Still, this shows the undeveloped land between Skelhorne Street and the station. I believe James Newlands map shows an earlier Lime Street station.
    Attached Thumbnails Attached Thumbnails Click image for larger version. 

Name:	OS 1848 Liverpool LS.jpg 
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    Quote Originally Posted by Soreofhing View Post
    Hello there
    It's me again.
    I left off my book for a few months then had a lot of work but now, what with the disastrous economic situation, my work has dried up...so I'm writing again.
    It's November 1862 and my heroes are leaving Buenos Aires for Vaparaiso via the Falkland Islands on a sailing ship. It must be a sailing vessel for a secret reason.
    I've searched and searched the web looking for the name of a suitable vessel which made that run but can't find a one. Seems the Pacific Steamship Company covered this route but my vessel must be a sailing ship.
    Doesn't have to be British ship.
    Any suggestions.
    Best regards
    Hi Soreofhing

    You don't need to apologize for making the ship in your story a sailing vessel. I would be prepared to bet that in the 1860's there were still many more sailing ships than steamers or hybrid steamer/sailing ships on the high seas. I have been interested in a Jack the Ripper suspect named John Anderson who was a sailor on a bark named the Annie Speer sailing to South America when he died in 1895 before making a deathbed confession. He was supposedly buried in the necropolis in Iqueque, Chile.

    Here's another example of a sailing vessel as late the 1890's on the South American run:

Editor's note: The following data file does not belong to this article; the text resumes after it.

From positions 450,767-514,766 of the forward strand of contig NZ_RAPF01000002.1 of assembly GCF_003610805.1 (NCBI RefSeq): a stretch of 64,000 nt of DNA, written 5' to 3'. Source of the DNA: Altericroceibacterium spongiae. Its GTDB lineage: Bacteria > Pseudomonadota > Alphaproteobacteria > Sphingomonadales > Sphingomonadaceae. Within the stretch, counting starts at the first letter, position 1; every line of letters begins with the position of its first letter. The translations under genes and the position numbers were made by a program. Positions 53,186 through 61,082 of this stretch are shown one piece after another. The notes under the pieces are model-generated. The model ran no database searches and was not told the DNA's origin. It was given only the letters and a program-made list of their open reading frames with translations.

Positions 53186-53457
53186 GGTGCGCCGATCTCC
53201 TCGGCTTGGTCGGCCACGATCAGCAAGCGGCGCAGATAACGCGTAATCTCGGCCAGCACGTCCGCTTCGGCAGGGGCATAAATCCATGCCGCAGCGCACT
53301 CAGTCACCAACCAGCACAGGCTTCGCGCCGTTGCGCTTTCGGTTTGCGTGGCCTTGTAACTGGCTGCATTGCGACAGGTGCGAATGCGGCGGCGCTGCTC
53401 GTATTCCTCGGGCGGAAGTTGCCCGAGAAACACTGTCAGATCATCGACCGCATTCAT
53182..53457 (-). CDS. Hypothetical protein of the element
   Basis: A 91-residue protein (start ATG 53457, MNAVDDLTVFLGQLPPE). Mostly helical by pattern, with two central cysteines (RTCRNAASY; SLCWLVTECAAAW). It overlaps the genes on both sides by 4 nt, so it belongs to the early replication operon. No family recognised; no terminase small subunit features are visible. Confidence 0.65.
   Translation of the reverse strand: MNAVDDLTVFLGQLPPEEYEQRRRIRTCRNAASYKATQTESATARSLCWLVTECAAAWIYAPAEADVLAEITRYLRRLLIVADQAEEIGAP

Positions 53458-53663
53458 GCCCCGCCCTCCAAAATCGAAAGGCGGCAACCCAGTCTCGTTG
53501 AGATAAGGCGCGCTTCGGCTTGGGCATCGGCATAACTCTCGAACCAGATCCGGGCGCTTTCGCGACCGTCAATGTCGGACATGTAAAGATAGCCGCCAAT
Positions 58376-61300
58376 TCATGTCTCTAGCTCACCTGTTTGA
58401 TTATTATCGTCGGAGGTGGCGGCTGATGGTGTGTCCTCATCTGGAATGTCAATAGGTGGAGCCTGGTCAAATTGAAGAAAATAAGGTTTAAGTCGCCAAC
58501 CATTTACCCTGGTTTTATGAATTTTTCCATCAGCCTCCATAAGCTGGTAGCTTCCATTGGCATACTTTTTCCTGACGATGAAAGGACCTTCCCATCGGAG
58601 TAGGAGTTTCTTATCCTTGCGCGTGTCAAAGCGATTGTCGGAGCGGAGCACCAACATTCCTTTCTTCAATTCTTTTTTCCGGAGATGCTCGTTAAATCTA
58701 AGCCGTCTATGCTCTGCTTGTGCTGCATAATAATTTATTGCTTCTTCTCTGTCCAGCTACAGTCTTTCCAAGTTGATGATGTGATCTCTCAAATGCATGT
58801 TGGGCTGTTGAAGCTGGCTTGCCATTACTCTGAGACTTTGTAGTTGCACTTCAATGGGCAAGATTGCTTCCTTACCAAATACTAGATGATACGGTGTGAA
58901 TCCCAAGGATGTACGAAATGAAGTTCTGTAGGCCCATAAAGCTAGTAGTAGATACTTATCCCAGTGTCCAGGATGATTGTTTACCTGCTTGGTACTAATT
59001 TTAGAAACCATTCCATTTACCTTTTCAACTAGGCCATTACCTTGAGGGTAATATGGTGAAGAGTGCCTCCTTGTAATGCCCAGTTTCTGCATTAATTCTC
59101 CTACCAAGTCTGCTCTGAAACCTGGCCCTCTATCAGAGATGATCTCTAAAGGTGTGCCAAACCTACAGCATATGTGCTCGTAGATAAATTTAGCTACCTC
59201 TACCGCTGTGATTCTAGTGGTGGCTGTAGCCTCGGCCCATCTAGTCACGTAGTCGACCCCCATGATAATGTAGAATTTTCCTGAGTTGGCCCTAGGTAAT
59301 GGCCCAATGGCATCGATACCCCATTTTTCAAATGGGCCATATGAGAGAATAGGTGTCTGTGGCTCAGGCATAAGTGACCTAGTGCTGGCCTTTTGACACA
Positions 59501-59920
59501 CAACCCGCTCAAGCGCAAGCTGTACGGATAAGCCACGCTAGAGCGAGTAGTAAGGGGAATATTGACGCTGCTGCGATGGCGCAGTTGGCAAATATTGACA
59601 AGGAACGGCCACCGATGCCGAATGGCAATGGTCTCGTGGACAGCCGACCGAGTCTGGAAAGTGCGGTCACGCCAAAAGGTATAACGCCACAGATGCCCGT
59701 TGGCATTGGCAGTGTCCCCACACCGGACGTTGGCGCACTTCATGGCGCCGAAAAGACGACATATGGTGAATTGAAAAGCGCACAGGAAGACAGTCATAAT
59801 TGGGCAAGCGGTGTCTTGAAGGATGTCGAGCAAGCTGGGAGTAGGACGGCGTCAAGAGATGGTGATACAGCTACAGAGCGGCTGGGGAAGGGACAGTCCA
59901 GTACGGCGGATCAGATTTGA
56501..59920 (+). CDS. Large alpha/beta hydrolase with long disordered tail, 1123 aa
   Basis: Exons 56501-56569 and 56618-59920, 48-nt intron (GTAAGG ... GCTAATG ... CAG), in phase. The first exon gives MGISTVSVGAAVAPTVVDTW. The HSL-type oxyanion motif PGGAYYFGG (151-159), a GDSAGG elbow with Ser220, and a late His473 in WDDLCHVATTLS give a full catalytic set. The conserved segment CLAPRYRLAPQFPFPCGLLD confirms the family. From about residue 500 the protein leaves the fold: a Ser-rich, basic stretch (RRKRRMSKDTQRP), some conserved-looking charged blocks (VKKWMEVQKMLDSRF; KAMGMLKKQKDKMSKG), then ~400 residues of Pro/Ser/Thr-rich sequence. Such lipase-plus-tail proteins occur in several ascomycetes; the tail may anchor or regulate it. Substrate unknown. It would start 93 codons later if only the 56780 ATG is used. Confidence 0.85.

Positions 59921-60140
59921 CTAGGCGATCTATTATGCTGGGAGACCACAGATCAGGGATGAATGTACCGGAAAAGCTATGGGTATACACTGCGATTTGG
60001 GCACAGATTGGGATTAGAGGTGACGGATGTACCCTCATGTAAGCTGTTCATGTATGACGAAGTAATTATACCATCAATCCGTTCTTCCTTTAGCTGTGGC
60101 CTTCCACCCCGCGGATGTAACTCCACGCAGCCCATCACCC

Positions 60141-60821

The Potosi was a five-masted steel barque built in 1895 by the German sailing ship company F. Laeisz as a trading vessel. As its shipping route was between Germany and Chile, it was designed to be capable of withstanding the rough weather encountered around Cape Horn.

    Chris
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    Quote Originally Posted by ChrisGeorge View Post
    Hi Soreofhing

    You don't need to apologize for making the ship in your story a sailing vessel. I would be prepared to bet that in the 1860's there were still many more sailing ships than steamers or hybrid steamer/sailing ships on the high seas. I have been interested in a Jack the Ripper suspect named John Anderson who was a sailor on a bark named the Annie Speer sailing to South America when he died in 1895 before making a deathbed confession. He was supposedly buried in the necropolis in Iqueque, Chile.
    As late as 1929, they were still sailing on great 'square riggers'....there used to be a fantastic bit of footage on YouTube [taken off since due to copyright issues] in which Irving Johnson http://en.wikipedia.org/wiki/Irving_Johnson filmed the barque Peking rounding the horn. Even includes a funeral service at sea of one of the young sailor's who fell from the yards.

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    Well i'm hooked already
    I love it ,, the only thing i picked up on that i thought was wrong was the noise of the trains ,
    My ggrandparents also lived in Bolton St

    Good luck
    Can't wait for the rest
    Karen
    Karen